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Choosing Your First Road Bike

By Edited May 26, 2015 0 0

Choosing your first road bike can be an extremely overwhelming process. Today, the choices are rather numerous and several factors must be considered before you ultimately make a decision.

How much should I spend?  Should I buy new or used? What material is the best? Who makes the best bike? What about the components? What size bike should I consider? 

If you wish to purchase something new, you will have to spend some money.  Fortunately, today, you really cannot go wrong with the quality of bike made. The bottom line is… how much do you want to spend? 

The vast of majority of bikes today, fall within a  $1000-$4000 range (complete bike) depending on materials, brand name, and even the year manufactured.

A very popular material used in the construction of bicycles today is Carbon fiber.  Typically, carbon fiber bikes are incredibly light and really stiff.  Not only are these bikes light and stiff, most are designed aerodynamically.  One small problem though, the price of these bikes can be rather heavy on the wallet falling somewhere between the $2500-$4000 range!

Aluminum is another popular material used in bicycle manufacturing.  An aluminum bike is stiff and rigid but cheaper in price than carbon fiber.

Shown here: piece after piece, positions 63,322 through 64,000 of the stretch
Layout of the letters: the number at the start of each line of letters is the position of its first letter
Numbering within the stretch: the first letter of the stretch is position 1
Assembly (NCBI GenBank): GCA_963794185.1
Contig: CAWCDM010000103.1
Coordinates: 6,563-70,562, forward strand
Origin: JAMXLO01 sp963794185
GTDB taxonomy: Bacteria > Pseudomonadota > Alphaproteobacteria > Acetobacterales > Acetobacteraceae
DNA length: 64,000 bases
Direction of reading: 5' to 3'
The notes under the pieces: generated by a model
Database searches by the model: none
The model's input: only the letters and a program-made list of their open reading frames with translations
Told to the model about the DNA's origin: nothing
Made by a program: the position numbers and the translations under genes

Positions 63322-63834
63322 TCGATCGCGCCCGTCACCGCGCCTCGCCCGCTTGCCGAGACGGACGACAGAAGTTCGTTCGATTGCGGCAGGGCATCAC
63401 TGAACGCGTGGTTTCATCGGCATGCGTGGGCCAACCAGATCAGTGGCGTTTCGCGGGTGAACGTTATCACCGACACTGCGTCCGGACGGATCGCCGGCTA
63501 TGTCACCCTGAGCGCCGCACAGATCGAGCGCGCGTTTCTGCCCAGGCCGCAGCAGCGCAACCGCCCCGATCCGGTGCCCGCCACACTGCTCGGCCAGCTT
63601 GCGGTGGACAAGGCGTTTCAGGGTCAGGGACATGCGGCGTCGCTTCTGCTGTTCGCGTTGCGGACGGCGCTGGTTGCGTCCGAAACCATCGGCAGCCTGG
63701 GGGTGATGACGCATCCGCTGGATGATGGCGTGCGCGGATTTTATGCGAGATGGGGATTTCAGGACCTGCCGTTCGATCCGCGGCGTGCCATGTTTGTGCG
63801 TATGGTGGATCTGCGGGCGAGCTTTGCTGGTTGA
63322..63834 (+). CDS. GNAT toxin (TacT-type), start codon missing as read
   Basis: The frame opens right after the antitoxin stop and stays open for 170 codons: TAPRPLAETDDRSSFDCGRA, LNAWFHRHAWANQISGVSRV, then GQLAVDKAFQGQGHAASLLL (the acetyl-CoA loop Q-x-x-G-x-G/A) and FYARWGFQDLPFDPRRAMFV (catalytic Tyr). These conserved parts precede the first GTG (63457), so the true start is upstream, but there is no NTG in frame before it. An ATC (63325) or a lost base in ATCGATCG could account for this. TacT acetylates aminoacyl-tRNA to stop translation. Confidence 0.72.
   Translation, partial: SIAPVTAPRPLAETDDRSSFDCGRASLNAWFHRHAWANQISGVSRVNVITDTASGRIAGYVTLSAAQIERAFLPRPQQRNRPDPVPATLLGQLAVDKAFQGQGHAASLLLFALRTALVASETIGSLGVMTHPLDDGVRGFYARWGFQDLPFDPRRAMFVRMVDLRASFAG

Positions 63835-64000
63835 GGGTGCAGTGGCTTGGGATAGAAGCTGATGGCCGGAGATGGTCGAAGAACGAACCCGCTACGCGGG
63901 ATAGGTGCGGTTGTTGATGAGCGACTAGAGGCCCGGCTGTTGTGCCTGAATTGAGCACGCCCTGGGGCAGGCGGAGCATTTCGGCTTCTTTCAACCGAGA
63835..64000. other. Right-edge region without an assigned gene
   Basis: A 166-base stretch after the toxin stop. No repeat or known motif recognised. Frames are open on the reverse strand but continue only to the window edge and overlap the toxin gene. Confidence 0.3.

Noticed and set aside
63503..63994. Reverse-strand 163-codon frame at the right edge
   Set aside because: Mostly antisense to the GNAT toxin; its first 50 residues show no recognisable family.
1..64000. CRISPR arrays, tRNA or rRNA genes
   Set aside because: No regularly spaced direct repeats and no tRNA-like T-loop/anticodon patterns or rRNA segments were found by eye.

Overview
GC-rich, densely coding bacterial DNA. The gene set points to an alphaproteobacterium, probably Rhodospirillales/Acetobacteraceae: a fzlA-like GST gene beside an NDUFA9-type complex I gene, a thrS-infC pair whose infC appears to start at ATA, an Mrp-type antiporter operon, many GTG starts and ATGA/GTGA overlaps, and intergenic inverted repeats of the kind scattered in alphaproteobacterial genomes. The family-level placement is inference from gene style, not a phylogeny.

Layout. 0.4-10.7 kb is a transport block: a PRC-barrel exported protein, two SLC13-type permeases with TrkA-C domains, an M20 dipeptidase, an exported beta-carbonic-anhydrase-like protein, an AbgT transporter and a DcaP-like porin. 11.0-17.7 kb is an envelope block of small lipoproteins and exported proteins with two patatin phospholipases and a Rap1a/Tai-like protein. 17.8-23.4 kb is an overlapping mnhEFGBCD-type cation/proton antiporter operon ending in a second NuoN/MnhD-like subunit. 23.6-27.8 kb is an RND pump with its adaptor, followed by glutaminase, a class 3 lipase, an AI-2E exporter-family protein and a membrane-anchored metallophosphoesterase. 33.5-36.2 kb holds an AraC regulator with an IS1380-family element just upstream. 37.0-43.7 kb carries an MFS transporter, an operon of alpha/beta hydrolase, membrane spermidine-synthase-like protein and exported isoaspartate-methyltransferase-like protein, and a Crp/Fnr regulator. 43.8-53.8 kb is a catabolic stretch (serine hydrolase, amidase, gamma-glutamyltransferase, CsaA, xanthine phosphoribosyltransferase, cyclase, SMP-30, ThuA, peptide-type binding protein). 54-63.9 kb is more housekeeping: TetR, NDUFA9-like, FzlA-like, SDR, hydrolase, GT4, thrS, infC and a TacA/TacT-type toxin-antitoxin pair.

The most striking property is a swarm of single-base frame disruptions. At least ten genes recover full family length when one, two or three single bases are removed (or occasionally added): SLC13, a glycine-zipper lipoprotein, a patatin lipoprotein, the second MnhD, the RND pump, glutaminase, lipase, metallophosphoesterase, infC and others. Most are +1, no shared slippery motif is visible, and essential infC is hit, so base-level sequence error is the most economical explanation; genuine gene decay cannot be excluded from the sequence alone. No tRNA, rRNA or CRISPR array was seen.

So, are you overwhelmed yet?

Well, now that you have seen some of the choices and some of the costs involved, the best advice I can give regarding saving some money on a “new” bike is to look for a clearance model from the previous year or two.  And do some research. Check you’re your local bike shop to find out if there are any clearance models available. And compare it to the prices of the same models at the larger nationwide retailers (online as well). The larger the bike shop, the greater the amount of product in stock and the larger the amount of product, the greater the need to unload last years models. And it is these larger shops where you can really pick up a good deal.

The next thing to consider is your size and weight.  If you are a bigger guy, you will find that the ultra light bikes won’t hold up as well.  Nor will the ultra light components.

Combine your size with your geographic location and you have a whole new set of considerations.  If you live in a hilly or mountainous region, you will be putting a good deal of torque on you frame/components while climbing.  The larger the body, the sturdier the equipment needed.

And finally, once you have narrowed your choices down, make sure you are properly fitted for the bike you want to purchase.  You may find the bike you think you want, but it may not be the best bike for your body type, height, etc.  As a matter of fact, before you even decide on a particular manufacturer, you should be properly fit. Every bike is designed differently and a proper fit will not only insure an efficient and powerful ride but will also eliminate a lot of endless searching. 





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